Under the proposal, transferring money on behalf of an individual when there are money laundering concerns is set to become a criminal offence.
The Department of Finance said that the legislative amendments would “criminalise the activity of moving money on behalf of another person or organisation, while being aware that there is a risk that this activity could be money laundering and continuing with that activity in spite of the risk”.
This was in addition to allocating further funding and expanding existing governmental partnerships to increase the reach of law enforcement when dealing with money laundering and financial terrorism cases.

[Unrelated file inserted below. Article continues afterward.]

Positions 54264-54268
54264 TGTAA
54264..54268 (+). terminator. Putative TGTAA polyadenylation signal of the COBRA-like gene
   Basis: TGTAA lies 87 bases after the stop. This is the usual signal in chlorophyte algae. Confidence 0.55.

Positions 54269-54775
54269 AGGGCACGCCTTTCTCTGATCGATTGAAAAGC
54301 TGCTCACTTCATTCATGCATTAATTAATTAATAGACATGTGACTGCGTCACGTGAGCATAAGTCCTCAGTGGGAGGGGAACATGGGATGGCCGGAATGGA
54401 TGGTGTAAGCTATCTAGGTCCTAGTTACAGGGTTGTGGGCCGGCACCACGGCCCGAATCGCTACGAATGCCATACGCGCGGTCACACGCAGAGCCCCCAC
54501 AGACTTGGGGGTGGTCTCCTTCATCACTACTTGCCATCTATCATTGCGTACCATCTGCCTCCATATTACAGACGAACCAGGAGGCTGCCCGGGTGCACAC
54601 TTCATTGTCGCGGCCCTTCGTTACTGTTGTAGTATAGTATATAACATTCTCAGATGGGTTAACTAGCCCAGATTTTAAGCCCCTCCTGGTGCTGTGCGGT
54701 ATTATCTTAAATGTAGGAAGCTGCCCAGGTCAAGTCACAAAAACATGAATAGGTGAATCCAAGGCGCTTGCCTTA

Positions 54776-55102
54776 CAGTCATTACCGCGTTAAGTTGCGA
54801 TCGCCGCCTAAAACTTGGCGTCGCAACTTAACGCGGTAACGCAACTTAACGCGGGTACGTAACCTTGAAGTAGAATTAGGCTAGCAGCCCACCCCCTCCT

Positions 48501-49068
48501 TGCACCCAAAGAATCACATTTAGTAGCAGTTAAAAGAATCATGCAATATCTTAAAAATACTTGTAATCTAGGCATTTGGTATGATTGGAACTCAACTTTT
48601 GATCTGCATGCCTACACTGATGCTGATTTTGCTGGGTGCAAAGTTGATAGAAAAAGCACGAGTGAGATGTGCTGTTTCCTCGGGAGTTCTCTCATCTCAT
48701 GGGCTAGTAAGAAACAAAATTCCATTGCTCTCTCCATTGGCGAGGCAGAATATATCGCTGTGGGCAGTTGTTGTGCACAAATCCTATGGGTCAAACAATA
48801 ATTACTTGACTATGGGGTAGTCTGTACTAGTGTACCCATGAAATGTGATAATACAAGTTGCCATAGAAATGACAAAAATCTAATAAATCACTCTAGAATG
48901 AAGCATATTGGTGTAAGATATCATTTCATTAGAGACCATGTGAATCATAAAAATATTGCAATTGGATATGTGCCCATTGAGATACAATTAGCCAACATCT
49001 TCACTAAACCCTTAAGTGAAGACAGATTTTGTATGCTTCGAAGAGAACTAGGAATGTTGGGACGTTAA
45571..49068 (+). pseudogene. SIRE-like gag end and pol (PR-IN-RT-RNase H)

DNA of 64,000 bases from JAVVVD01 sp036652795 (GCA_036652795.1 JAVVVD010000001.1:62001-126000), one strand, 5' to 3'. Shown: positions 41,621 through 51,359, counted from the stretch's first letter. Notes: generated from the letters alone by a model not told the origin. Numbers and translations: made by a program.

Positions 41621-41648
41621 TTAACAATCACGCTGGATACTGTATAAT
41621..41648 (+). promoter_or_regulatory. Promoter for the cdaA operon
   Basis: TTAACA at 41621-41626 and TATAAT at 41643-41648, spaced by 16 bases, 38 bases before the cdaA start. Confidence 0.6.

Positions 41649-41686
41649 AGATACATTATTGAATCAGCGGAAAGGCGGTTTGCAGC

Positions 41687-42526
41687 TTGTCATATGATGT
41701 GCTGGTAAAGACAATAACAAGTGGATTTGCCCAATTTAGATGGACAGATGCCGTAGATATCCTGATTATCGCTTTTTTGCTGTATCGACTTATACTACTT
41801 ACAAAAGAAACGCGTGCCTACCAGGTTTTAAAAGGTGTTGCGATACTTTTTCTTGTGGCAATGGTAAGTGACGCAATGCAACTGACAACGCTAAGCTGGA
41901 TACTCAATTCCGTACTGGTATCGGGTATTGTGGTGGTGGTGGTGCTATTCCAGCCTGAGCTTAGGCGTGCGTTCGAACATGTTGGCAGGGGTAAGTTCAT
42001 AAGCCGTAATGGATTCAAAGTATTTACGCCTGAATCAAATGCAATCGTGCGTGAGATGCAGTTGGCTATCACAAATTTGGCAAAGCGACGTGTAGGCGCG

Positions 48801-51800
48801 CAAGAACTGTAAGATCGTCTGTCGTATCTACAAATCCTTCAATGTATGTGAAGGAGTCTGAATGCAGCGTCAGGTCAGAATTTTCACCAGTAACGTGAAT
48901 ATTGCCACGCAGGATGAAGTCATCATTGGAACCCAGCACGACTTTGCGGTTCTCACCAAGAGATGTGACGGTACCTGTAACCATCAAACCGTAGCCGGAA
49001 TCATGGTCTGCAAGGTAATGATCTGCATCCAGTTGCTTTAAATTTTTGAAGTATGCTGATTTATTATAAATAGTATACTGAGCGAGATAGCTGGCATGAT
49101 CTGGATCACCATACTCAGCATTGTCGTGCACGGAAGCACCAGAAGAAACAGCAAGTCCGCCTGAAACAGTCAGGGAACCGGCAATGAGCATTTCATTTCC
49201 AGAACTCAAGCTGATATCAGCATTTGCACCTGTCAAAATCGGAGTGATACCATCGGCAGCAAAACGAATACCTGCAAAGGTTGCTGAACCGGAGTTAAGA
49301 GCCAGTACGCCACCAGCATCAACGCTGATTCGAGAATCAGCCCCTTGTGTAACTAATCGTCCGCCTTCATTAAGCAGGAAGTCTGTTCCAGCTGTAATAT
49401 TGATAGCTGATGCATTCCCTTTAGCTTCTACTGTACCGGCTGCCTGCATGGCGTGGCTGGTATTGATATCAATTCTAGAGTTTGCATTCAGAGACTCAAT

Guilty by association
“Dismantling complex money laundering networks that fuel criminal activity requires significant investment of time and resources—as well as cooperation across domestic and international law enforcement agencies,” the finance department said.
As the proposal stands, not only the people involved in money laundering and financial terrorism would be tried for criminal offences; but also financial advisers who may have facilitated the movement of money intended to be laundered or to avoid paying tax.
Canadian tax law firm Thorsteinssons said: “These proposals are relevant both to those who do not pay the amount of tax the law requires, and to tax professionals who either intentionally or inadvertently offer services to those who are offside the law.”